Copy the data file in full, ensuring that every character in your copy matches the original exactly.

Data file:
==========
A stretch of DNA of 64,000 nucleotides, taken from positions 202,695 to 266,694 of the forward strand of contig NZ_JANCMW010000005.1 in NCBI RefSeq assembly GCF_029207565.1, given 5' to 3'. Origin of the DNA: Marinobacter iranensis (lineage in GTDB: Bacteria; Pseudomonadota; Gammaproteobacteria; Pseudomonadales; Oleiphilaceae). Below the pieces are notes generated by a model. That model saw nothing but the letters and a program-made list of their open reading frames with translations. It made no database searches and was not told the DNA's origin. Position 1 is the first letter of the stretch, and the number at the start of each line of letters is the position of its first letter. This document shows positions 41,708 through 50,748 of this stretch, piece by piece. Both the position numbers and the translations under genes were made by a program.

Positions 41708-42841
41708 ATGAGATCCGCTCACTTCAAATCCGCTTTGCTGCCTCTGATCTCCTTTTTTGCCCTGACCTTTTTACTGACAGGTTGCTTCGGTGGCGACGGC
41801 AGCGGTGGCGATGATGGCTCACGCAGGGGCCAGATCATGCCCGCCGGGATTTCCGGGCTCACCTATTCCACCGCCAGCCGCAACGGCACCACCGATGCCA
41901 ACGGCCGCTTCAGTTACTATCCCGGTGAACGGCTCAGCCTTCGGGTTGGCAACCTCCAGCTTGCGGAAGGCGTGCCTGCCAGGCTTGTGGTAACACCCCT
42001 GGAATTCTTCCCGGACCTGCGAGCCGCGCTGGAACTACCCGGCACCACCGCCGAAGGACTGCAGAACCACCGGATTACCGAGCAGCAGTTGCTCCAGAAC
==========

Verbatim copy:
A stretch of DNA of 64,000 nucleotides, taken from positions 202,695 to 266,694 of the forward strand of contig NZ_JANCMW010000005.1 in NCBI RefSeq assembly GCF_029207565.1, given 5' to 3'. Origin of the DNA: Marinobacter iranensis (lineage in GTDB: Bacteria; Pseudomonadota; Gammaproteobacteria; Pseudomonadales; Oleiphilaceae). Below the pieces are notes generated by a model. That model saw nothing but the letters and a program-made list of their open reading frames with translations. It made no database searches and was not told the DNA's origin. Position 1 is the first letter of the stretch, and the number at the start of each line of letters is the position of its first letter. This document shows positions 41,708 through 50,748 of this stretch, piece by piece. Both the position numbers and the translations under genes were made by a program.

Positions 41708-42841
41708 ATGAGATCCGCTCACTTCAAATCCGCTTTGCTGCCTCTGATCTCCTTTTTTGCCCTGACCTTTTTACTGACAGGTTGCTTCGGTGGCGACGGC
41801 AGCGGTGGCGATGATGGCTCACGCAGGGGCCAGATCATGCCCGCCGGGATTTCCGGGCTCACCTATTCCACCGCCAGCCGCAACGGCACCACCGATGCCA
41901 ACGGCCGCTTCAGTTACTATCCCGGTGAACGGCTCAGCCTTCGGGTTGGCAACCTCCAGCTTGCGGAAGGCGTGCCTGCCAGGCTTGTGGTAACACCCCT
42001 GGAATTCTTCCCGGACCTGCGAGCCGCGCTGGAACTACCCGGCACCACCGCCGAAGGACTGCAGAACCACCGGATTACCGAGCAGCAGTTGCTCCAGAAC